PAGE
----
No 5 Fenn’s Quay: A corker of a lunch
Chef Kate Lawlor’s restaurant is one Corkonians can be genuinely proud of
Restaurant Title: No5 Fenn's Quay Restaurant
Proprietor: Kate Lawlor
Address: No 5 Fenns Quay , Sheares Street
Phone: 021 4279527
Somewhere under the River Lee in a secret spur off the Jack Lynch tunnel lies a velvet-lined sound-proofed room. After DNA testing, fingerprint and accent-screening, genuine Cork people can descend the dripping stone stairs into the chamber. The door closes with a loud sucking sound behind them. Safely inside they shout out all the things they hate about Cork. Finally they pull a red and gold tassel to be released and emerge blinking and smiling into daylight, refreshed and ready to resume their lifelong vocation as PR people for the city.
Corkonians are so relentlessly cheerful about their city they can be like newly ordained ministers determined to convert a crowd of heathens to the cult of Cork. Our lovely taxi driver has persuaded us that the weather, actually even the air, is better here after news of storms in Dublin.
Yet even the staunchest Be-Lee-ver (sorry) would have difficulty telling anyone that Cork city’s restaurant scene is in rude health. There are bright pockets but no blanket of good mid-range restaurants like the one that has spread over parts of Dublin. Despite the mothership that is the English Market, Cork is a city where restaurants seem to be surviving rather than thriving.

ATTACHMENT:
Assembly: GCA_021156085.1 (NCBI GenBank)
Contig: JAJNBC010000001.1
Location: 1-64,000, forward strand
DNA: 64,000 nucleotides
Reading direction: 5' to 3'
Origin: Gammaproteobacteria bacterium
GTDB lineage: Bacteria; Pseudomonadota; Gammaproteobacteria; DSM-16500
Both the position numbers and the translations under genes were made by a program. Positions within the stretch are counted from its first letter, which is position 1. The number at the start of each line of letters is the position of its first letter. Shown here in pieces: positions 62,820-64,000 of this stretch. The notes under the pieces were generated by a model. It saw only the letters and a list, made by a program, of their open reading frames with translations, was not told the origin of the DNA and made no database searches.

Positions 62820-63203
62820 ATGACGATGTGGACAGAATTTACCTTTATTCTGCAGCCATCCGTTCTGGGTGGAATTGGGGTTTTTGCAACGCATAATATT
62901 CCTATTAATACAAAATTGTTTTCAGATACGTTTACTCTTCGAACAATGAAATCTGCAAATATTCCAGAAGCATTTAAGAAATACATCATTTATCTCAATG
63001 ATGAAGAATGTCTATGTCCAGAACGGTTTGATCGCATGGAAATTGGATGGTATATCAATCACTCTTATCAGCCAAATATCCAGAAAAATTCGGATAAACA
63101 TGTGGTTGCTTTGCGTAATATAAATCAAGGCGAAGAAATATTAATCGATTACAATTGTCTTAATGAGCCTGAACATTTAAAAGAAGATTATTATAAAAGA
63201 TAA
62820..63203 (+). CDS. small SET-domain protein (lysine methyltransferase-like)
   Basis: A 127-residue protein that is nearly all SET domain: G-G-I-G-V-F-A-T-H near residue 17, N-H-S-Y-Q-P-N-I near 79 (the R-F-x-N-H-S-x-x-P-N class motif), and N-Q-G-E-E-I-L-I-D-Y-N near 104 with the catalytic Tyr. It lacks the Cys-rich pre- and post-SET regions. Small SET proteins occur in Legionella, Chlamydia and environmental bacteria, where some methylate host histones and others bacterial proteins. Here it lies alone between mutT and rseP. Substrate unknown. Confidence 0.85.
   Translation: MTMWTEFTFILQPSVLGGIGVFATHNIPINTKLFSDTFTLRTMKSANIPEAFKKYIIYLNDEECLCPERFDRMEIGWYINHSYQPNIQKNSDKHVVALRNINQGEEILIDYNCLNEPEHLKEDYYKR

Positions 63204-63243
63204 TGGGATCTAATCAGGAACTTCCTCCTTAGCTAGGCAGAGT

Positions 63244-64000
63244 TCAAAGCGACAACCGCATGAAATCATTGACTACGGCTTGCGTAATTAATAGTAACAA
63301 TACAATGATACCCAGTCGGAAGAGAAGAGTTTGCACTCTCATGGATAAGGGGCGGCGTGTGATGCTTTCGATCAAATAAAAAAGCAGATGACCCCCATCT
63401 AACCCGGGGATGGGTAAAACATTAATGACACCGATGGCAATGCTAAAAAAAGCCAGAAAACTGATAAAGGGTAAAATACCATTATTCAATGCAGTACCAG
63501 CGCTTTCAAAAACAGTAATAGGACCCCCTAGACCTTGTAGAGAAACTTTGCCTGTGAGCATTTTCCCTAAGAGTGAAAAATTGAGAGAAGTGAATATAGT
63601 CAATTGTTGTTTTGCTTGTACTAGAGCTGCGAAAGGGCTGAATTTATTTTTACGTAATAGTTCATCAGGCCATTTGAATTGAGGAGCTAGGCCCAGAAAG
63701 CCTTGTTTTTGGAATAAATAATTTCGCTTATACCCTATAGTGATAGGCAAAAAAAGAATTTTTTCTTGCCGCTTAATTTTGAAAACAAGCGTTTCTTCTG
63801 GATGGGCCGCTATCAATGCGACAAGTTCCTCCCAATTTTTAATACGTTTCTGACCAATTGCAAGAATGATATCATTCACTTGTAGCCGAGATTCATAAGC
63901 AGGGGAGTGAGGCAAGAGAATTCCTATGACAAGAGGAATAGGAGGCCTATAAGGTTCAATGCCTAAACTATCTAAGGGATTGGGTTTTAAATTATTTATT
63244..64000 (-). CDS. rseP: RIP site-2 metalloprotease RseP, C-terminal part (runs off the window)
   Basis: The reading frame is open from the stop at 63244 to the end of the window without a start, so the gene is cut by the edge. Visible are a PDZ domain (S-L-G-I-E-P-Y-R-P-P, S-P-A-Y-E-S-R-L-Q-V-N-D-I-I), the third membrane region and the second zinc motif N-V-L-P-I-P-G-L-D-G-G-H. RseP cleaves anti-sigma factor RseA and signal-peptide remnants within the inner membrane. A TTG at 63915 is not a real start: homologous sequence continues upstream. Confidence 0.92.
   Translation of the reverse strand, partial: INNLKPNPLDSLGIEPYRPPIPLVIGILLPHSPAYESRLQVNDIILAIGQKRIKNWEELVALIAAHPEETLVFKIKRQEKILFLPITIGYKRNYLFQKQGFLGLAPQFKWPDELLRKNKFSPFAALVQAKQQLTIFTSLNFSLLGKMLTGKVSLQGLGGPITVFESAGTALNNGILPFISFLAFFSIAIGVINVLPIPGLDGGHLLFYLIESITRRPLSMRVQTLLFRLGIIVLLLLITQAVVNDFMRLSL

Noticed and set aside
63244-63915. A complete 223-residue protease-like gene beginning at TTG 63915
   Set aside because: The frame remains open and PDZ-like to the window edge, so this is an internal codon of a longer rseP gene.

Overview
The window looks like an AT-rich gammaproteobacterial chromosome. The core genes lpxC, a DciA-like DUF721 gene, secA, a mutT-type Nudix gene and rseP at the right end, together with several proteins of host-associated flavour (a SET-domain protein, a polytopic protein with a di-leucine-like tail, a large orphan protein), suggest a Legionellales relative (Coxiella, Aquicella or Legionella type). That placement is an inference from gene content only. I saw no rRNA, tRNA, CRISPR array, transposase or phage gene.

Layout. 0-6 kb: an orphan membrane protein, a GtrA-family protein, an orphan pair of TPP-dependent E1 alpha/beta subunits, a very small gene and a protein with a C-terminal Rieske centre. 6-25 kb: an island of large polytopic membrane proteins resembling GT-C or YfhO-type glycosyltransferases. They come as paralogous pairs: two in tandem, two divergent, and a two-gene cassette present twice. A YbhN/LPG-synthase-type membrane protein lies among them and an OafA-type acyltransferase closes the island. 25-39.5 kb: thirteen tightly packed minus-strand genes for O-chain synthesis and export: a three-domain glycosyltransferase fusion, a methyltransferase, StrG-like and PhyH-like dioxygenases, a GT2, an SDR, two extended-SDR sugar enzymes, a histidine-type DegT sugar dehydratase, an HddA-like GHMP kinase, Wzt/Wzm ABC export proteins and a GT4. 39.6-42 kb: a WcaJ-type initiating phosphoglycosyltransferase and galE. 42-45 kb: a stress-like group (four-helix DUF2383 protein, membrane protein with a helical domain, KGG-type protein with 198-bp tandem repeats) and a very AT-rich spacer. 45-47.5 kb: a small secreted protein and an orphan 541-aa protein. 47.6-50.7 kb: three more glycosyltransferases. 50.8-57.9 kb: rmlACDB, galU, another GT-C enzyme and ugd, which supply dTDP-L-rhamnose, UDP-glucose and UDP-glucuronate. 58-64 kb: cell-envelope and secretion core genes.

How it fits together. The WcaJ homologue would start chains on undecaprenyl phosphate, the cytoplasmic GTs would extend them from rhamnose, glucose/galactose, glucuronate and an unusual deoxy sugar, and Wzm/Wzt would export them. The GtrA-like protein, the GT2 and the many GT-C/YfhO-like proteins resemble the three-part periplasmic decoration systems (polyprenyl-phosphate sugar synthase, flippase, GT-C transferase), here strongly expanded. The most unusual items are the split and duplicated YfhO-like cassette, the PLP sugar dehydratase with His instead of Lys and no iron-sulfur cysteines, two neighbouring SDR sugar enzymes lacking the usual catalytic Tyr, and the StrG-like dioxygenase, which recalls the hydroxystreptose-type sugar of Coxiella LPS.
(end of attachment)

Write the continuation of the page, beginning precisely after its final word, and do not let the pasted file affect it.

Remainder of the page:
Chef Kate Lawlor cooks at Fenn’s Quay, a restaurant that’s a small walk from the main shopping streets of Cork. It’s in a building that feels like it’s had several additions grafted on. We get a table for lunch in the glass-roofed bit that connects the original front to the extension at the back. The walls are painted in a magnolia colour that’s verging on bedsit-chic. There’s purple upholstery on the chairs. In truth the place could do with a good makeover. But grumbles about the tired decor melt away when the food comes.
We’ve chosen mainly from the specials which are handwritten on paper which comes on a clipboard. This is usually a good sign, a chef who’s cooking the good stuff that has come through the delivery door rather than sticking to a year-round menu based on an unchanging supply of ingredients.
It’s a simple side dish that persuades me that Cork can lay legitimate claim to a large dollop of betterness. Take hot mashed potatoes and stir in plenty of grated smoked Gubbeen. The result is a bowl of fluffy stringy chewy warmth that is a little bit of happiness in a bowl. It’s served alongside my fish platter of expertly cooked elements, a meaty piece of seared tuna, still soft and dark in the middle, battered monkfish that tastes spankingly fresh, a breaded plaice and a lone and lovely scallop.